Event Title

Are Hypothyroidism-Induced Reductions in Brain Derived Igf1 Due to Reducations in Serum Growth Hormone?

Location

CSU Ballroom

Start Date

18-4-2016 10:00 AM

End Date

18-4-2016 11:30 AM

Student's Major

Biological Sciences

Student's College

Science, Engineering and Technology

Mentor's Name

David Sharlin

Mentor's Department

Biological Sciences

Mentor's College

Science, Engineering and Technology

Description

Low thyroid hormone (TH) during development results in permanent neurological deficits. Similarly, low insulin-like growth factor 1 (Igf1) during development results in neurological deficits. Furthermore, studies in rodents have documented similar neuroanatomical defects between low TH and low Igf1. TH, GH, and Igf1 interact at the hypothalamus, pituitary, and liver; contributing to circulating levels of Igf1. Considering this, it is reasonable to propose that changes in locally produced brain Igf1 following thyroid hormone insufficiency is due, in part, to a disruption of the TH-GH-Igf1 axis. To clarify this, we are testing whether changes in brain Igf1 mRNA is an indirect result of changes in serum GH that accompany low TH. Two groups of timed pregnant mice will be used: control and hypothyroid.

Hypothyroid dams will be treated on embryonic day 14 with chemicals that inhibit thyroid gland function. To test the idea that changes in brain-derived Igf1 following hypothyroidism are independent of changes that occur in serum growth hormone, hypothyroid and control pups will be injected daily with growth hormone or saline from postnatal day (P) 1 until P14. At P14, experimental pups will euthanized, and serum and brain tissue will be collected for analysis of serum hormones and brain Igf1. It is predicted that growth hormone provisions provided to hypothyroid pups will have no effect on the hypothyroidism-induced reductions in brain Igf1; supporting the idea that reduction in brain-derived Igf1 levels following hypothyroidism are independent of the serum growth hormone changes.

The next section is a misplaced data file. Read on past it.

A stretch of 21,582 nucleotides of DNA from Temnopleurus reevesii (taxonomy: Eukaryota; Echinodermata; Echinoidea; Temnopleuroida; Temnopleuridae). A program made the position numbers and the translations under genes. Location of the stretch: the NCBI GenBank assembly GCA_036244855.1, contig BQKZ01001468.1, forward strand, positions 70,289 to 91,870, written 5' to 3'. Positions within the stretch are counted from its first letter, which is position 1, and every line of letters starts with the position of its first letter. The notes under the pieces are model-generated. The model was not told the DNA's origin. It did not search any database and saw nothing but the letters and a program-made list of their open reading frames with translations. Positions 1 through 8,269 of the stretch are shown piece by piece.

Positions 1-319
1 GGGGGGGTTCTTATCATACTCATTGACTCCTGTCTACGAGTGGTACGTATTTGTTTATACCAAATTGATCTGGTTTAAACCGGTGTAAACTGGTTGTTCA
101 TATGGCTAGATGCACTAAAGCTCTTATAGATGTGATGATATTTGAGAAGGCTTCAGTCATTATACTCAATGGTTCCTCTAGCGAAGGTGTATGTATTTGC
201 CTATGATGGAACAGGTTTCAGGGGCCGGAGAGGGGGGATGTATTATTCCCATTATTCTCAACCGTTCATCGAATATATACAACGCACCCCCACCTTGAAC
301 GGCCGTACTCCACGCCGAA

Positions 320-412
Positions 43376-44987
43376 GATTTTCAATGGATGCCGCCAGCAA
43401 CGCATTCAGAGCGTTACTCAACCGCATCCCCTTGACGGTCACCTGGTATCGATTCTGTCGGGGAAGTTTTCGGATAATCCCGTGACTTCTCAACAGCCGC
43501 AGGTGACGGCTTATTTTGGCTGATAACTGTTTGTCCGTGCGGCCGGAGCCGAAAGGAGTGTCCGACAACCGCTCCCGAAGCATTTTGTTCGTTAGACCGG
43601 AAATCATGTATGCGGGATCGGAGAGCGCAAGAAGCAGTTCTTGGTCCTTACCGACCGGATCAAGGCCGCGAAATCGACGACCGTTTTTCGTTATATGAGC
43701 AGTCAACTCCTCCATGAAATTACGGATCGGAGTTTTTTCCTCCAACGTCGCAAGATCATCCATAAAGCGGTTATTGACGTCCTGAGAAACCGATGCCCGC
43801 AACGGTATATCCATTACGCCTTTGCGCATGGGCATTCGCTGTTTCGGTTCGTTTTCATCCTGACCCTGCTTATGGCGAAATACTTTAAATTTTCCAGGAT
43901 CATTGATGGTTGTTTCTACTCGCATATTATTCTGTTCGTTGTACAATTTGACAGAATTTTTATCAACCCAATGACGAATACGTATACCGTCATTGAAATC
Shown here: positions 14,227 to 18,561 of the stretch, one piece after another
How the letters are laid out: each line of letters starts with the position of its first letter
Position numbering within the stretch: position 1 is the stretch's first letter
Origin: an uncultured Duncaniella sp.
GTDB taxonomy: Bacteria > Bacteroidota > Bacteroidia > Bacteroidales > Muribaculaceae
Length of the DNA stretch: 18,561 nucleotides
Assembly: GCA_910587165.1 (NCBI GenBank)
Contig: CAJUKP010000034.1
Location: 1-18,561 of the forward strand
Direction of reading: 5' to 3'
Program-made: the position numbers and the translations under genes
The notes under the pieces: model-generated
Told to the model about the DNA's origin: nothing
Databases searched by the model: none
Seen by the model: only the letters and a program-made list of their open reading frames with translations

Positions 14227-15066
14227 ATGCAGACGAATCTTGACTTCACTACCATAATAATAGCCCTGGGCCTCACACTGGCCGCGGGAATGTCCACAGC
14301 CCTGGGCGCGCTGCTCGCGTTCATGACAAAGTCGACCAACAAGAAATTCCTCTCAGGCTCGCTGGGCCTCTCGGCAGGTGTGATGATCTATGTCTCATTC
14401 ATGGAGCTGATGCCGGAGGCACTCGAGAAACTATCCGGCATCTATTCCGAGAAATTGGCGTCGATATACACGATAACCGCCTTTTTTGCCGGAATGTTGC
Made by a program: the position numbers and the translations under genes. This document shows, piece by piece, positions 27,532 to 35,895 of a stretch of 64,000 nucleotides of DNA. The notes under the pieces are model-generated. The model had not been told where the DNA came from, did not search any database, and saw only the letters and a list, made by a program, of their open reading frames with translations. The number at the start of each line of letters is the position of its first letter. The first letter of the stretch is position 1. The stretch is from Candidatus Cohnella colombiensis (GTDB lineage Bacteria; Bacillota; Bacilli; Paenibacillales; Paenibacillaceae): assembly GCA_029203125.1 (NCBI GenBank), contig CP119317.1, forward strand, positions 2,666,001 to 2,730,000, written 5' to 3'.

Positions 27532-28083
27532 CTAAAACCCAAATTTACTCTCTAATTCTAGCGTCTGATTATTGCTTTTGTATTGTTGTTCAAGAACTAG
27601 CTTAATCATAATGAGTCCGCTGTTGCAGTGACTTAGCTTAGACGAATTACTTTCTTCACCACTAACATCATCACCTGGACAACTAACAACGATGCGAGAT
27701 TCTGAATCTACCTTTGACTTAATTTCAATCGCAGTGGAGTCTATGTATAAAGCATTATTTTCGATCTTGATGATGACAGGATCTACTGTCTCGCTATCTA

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Apr 18th, 10:00 AM Apr 18th, 11:30 AM

Are Hypothyroidism-Induced Reductions in Brain Derived Igf1 Due to Reducations in Serum Growth Hormone?

CSU Ballroom

Low thyroid hormone (TH) during development results in permanent neurological deficits. Similarly, low insulin-like growth factor 1 (Igf1) during development results in neurological deficits. Furthermore, studies in rodents have documented similar neuroanatomical defects between low TH and low Igf1. TH, GH, and Igf1 interact at the hypothalamus, pituitary, and liver; contributing to circulating levels of Igf1. Considering this, it is reasonable to propose that changes in locally produced brain Igf1 following thyroid hormone insufficiency is due, in part, to a disruption of the TH-GH-Igf1 axis. To clarify this, we are testing whether changes in brain Igf1 mRNA is an indirect result of changes in serum GH that accompany low TH. Two groups of timed pregnant mice will be used: control and hypothyroid.

Hypothyroid dams will be treated on embryonic day 14 with chemicals that inhibit thyroid gland function. To test the idea that changes in brain-derived Igf1 following hypothyroidism are independent of changes that occur in serum growth hormone, hypothyroid and control pups will be injected daily with growth hormone or saline from postnatal day (P) 1 until P14. At P14, experimental pups will euthanized, and serum and brain tissue will be collected for analysis of serum hormones and brain Igf1. It is predicted that growth hormone provisions provided to hypothyroid pups will have no effect on the hypothyroidism-induced reductions in brain Igf1; supporting the idea that reduction in brain-derived Igf1 levels following hypothyroidism are independent of the serum growth hormone changes.

Recommended Citation

Rice, Anna and Alec Wright. "Are Hypothyroidism-Induced Reductions in Brain Derived Igf1 Due to Reducations in Serum Growth Hormone?." Undergraduate Research Symposium, Mankato, MN, April 18, 2016.
http://cornerstone.lib.mnsu.edu/urs/2016/poster-session-A/17